SINGAPORE - Dr Tan Cheng Bock, who lost in the 2011 presidential election, has expressed disappointment that he will not be able to contest in the next presidential election in 2017.
But he said on Saturday (Nov 12) that he will continue to contribute in ways that he can, such as attend events, give talks, and make home visits to the elderly who require medical help.
The retired medical doctor and former People's Action Party MP had announced his presidency bid in March this year, but will not be eligible to contest after recent changes to the elected presidency.
The changes which Parliament approved this week require candidates drawing on their private sector background to have been the most senior executive of a company with at least $500 million in shareholders' equity.
Previously, they could have been chairman or chief executive of a company with $100 million in paid-up capital.
Another change, to ensure minority representation in the office, will see elections reserved for candidates from particular racial groups when no one from the group has been elected president for five continuous terms.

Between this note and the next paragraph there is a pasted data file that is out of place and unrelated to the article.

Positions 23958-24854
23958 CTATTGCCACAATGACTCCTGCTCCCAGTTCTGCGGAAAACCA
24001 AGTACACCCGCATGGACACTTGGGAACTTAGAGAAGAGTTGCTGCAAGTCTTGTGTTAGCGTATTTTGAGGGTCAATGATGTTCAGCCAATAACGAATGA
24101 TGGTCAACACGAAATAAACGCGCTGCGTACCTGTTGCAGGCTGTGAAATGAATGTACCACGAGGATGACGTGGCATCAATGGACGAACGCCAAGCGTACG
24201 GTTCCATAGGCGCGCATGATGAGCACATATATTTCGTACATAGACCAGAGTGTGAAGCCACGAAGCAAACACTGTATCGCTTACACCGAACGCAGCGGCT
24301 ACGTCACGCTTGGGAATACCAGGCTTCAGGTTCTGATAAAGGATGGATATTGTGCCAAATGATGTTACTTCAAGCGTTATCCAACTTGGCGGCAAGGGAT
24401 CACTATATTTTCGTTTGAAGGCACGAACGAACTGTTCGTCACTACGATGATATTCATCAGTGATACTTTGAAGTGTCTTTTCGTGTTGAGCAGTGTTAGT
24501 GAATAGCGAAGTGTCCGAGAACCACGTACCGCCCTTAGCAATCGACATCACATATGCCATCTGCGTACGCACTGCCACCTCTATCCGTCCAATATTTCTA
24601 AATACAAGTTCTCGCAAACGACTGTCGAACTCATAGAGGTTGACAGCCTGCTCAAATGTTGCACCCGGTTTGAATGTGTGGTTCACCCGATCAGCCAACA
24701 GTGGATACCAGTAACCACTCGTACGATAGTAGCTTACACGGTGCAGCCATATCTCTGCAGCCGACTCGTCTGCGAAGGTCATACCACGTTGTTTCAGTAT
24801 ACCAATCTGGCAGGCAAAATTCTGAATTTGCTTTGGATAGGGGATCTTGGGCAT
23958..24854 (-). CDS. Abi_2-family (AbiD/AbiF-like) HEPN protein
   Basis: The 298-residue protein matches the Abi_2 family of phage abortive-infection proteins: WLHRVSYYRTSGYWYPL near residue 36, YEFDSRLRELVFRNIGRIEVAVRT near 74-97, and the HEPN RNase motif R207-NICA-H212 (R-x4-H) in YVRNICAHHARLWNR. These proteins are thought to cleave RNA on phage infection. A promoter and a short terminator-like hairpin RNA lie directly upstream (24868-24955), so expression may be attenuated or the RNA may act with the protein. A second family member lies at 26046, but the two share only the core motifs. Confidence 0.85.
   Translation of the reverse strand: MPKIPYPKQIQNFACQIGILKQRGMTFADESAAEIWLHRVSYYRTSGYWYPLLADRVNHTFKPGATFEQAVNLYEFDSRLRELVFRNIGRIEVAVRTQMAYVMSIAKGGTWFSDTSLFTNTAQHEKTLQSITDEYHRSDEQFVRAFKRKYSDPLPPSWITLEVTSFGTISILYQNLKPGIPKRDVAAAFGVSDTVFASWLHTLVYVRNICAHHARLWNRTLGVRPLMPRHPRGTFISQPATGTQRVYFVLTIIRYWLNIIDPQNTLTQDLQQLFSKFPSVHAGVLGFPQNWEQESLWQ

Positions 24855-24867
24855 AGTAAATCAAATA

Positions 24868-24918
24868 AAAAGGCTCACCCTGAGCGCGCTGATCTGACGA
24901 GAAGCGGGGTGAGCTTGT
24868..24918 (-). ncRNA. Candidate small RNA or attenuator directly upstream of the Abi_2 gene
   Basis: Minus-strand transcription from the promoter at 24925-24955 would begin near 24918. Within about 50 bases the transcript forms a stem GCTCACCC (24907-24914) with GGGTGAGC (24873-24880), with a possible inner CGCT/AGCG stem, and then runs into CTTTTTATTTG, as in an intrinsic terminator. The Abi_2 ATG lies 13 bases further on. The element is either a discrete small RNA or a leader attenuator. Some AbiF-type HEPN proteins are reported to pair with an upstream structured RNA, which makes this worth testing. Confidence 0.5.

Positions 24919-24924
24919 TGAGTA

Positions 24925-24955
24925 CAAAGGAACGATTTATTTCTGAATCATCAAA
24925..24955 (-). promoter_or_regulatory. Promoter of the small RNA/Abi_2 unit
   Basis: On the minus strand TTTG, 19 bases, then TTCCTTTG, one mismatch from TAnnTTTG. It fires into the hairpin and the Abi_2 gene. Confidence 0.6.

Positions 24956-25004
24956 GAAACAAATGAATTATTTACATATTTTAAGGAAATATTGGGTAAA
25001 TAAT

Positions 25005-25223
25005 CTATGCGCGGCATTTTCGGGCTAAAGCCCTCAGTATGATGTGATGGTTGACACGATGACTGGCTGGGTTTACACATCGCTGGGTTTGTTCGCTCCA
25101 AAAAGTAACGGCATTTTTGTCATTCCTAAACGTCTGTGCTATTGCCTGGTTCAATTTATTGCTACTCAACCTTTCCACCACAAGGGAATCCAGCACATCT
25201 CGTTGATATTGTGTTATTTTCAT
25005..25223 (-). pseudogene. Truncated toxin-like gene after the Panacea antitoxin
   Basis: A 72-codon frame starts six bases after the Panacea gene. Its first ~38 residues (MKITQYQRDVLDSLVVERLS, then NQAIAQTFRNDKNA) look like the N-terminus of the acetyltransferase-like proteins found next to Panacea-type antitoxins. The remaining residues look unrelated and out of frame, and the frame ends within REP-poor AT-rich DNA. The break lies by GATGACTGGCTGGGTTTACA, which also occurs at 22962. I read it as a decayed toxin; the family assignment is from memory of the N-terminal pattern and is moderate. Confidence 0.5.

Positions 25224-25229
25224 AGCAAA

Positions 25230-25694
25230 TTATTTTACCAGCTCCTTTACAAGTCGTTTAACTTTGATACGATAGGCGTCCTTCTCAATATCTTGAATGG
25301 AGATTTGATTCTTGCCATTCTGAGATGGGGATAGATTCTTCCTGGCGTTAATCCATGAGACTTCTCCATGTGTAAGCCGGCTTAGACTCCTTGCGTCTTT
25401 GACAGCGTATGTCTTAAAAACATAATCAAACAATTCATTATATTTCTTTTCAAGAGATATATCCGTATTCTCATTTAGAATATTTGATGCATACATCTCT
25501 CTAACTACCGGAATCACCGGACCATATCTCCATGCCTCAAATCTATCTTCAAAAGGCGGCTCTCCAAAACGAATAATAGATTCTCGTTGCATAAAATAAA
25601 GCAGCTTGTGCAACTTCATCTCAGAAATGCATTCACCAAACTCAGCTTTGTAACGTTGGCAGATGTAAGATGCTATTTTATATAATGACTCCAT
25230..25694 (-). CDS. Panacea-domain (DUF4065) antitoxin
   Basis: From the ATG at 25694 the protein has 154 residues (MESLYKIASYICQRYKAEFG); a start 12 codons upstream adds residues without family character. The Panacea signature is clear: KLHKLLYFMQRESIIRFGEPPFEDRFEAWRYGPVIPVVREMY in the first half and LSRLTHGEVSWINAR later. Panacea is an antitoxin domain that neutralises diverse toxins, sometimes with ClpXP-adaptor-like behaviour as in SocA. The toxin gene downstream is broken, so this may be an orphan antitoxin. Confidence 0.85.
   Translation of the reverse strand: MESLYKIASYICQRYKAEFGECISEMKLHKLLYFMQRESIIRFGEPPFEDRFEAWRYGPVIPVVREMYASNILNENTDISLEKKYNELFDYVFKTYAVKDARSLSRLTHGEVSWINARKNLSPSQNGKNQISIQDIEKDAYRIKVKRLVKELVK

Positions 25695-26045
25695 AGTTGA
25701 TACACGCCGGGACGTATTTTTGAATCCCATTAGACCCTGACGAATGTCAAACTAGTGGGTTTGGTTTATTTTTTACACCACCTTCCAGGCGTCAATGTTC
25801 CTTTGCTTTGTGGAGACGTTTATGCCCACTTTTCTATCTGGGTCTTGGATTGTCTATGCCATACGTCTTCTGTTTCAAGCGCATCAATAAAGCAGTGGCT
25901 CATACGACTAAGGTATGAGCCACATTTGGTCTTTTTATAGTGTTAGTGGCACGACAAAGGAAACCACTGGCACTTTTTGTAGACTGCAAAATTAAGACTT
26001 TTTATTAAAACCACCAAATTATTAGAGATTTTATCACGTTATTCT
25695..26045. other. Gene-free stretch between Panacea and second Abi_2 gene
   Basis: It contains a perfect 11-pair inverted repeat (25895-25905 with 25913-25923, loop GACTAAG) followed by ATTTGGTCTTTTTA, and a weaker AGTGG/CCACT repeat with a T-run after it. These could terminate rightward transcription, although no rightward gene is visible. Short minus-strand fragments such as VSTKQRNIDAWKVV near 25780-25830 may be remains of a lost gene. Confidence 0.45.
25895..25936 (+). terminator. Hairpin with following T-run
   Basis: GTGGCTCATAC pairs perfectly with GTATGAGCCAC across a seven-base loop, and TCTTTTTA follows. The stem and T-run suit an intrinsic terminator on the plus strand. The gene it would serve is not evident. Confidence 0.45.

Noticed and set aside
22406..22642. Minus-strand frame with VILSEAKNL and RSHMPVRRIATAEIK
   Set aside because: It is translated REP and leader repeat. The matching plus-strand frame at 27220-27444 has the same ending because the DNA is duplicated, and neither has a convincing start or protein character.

Prime Minister Lee Hsien Loong announced on Tuesday (Nov 8) that the next presidential election will be reserved for Malay candidates, as the country has not had a Malay President for the last five terms.
Speaking briefly to reporters at a charity event in Chai Chee Road, Dr Tan, 76, said: "You can't say I'm not disappointed. But there are many options in life. We never quit."
He added that he had hoped to run for presidency again as he "wanted to see certain changes".
"But if I can't get that, never mind. Life still goes on. I can still help Singapore."
He did not want to be drawn into commenting on the changes to the elected presidency, saying he will respond on his Facebook page in due time.
He added: "I think you will hear a lot from me. Because (when) you love this place, you'll want to do what is best for the country."
Dr Tan had contested in the four-way presidential election in 2011, and lost to President Tony Tan Keng Yam by 7,382 votes.
The other candidates were Mr Tan Jee Say, who went on to found opposition party Singaporeans First, and former chief executive of NTUC Income Tan Kin Lian.